Oh the people of Israel! What a bunch of complainers! They’re like a bunch of twelve and a half year olds. Wherever they are, they find something to complain about. And they always assume that God has nothing better to do than pay attention to them, and their myriad needs…
…and it’s an assumption based upon experience. Think about it. Earlier in their journey, they complained about the lack of food. What did God do? Suddenly there was manna and quail, more than they could possibly eat.
So now they’ve been complaining about the lack of water. Moses got to hear all the complaints, as if he was the babysitter of these troublesome pre-teens. They whined, “We want water! We’re thirsty! Get us water! Did you bring us out of Egypt to kill us off with thirst?”
And by this time, Moses was pretty tired of their continual complaints. So he did what he always did, as the intermediary between God and God’s people. He went to the boss and complained, too: “these people are ready to kill me – what shall I do?”
And God sighed – parents of preteens often do – and said, “Okay, go over to that rock over there and whack it with your staff – you know, the one you used to strike the Nile River and make all those plagues? – and watch and see. The water will come out of it, and they stop complaining.”
A psychologist might say that God and Moses had set up this pattern of complaint and indulgence, and might even say that is pretty unhealthy. Teaching people that they get what they want by complaining about it…we don’t do that today, do we?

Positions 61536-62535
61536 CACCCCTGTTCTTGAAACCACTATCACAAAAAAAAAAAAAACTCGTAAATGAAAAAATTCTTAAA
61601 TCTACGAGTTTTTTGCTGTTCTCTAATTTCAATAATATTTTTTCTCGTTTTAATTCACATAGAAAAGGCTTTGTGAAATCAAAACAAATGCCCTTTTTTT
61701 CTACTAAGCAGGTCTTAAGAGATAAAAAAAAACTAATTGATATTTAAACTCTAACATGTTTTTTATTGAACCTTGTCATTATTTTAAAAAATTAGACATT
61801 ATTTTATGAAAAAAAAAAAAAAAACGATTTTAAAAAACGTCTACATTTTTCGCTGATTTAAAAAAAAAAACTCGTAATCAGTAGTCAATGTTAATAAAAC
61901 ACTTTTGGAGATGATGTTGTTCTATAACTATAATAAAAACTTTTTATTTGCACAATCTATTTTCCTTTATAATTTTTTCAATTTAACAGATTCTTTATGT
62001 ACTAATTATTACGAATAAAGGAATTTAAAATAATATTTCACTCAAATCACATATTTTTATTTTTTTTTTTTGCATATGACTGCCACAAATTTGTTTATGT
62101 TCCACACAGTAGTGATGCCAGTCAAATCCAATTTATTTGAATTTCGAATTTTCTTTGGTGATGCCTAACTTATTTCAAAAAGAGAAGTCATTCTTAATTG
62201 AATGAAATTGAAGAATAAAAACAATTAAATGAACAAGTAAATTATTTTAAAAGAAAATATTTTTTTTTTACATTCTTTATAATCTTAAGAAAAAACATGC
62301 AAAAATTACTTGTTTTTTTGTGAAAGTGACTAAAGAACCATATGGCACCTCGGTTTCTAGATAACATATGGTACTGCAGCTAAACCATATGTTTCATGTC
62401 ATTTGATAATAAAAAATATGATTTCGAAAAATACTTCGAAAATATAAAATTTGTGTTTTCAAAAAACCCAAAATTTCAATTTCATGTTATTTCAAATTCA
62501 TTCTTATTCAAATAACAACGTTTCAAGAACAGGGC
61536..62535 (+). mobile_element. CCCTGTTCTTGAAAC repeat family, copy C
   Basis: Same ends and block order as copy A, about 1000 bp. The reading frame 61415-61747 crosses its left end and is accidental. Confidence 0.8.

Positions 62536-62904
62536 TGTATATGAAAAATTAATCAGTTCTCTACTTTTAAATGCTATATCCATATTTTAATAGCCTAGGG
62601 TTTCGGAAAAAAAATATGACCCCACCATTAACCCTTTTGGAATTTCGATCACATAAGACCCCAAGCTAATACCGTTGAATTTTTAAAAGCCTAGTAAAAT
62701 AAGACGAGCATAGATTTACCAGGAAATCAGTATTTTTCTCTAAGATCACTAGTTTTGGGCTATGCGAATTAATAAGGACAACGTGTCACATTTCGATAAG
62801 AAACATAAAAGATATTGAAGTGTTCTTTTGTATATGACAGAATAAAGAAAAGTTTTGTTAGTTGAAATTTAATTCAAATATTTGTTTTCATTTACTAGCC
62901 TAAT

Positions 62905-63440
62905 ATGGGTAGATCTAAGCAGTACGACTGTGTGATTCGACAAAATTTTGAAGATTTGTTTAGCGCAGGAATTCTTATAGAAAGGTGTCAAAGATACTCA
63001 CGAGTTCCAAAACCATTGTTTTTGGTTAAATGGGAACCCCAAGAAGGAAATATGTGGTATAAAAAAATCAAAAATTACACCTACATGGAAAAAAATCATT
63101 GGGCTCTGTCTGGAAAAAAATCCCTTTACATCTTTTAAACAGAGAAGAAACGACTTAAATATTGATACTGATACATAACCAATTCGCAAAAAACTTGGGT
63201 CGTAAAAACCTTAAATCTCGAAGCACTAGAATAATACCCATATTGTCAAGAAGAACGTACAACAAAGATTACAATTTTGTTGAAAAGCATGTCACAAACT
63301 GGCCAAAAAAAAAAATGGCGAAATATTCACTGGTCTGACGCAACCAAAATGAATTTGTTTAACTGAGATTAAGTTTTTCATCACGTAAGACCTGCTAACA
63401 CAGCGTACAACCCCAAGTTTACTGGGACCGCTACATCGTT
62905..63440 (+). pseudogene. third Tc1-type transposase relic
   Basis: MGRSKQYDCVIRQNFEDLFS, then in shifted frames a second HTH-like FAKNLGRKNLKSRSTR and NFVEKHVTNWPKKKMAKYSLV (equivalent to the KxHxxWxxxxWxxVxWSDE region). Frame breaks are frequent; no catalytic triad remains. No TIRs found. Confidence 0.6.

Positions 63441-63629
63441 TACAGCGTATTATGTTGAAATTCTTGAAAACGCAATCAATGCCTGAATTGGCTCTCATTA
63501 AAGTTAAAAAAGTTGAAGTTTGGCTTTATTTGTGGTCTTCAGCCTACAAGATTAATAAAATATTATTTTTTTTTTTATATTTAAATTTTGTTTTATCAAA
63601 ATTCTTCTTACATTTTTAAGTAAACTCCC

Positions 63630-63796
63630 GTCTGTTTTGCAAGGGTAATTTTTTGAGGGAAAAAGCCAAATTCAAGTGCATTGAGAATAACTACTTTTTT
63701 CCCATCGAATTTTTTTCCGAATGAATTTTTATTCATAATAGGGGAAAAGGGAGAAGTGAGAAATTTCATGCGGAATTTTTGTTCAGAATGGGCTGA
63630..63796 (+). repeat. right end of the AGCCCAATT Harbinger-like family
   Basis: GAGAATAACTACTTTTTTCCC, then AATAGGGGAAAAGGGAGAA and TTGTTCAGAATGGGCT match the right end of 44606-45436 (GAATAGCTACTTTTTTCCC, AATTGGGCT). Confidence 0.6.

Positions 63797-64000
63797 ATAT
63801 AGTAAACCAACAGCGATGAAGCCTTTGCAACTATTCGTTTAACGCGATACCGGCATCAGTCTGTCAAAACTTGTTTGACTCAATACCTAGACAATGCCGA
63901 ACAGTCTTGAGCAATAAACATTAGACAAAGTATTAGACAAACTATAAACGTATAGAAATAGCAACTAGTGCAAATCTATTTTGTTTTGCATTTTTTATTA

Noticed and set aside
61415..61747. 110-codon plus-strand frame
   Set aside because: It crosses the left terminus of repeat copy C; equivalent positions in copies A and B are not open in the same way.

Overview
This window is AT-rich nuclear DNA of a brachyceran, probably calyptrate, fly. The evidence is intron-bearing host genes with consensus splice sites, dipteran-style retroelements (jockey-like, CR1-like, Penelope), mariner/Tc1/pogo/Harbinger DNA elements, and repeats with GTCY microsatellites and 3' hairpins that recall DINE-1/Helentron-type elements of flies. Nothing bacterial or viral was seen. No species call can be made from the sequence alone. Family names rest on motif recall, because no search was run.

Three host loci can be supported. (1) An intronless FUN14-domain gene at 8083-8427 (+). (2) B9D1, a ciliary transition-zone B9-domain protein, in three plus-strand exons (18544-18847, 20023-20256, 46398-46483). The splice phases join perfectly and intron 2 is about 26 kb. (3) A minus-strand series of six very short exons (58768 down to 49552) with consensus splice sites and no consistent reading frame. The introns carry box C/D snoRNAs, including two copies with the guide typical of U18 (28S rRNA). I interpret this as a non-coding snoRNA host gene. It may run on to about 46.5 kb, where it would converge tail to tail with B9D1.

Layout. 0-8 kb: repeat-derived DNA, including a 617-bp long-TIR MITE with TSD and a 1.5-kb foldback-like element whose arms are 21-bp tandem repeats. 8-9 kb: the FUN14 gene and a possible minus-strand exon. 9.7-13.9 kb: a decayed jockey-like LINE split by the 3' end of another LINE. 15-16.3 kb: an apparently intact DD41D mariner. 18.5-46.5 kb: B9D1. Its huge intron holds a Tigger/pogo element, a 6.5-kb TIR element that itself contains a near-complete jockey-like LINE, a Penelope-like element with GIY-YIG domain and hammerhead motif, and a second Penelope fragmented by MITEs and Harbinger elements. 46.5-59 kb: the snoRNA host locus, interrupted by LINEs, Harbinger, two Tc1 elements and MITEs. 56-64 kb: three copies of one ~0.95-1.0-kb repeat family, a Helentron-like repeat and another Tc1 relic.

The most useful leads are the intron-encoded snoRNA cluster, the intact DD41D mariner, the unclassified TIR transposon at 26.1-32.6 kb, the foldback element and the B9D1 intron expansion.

The squeaky wheel still gets the grease, doesn’t it?
Poor Moses was left once again with that bitter taste in his mouth, as the person who got the brunt of it all, so he named the place “Despair and Strife Plaza,” the literal translations of Massah and Meribah, as a reminder of what royal pains the people were in that place, and how they tested God.
Now when the Israelites grumbled about how thirsty they were, I doubt they were thinking, “let’s test God.” No, I think they were grumbling and murmuring among themselves because their throats were parched, their animals looked like they were about to keel over, and no one had had a good wash-up in quite a while.
But it was a test of God, because in their minds, bad things were happening, and they were happening because Moses had led them out of Egypt (which they barely remembered as a place of slavery) at the command of their God and they saw nothing of the land they had been promised. They were tired and they saw no end in sight, and Moses was the one telling them that God was with them, but they never saw God…only Moses saw and conversed with God. Not a surprise that they had their doubts!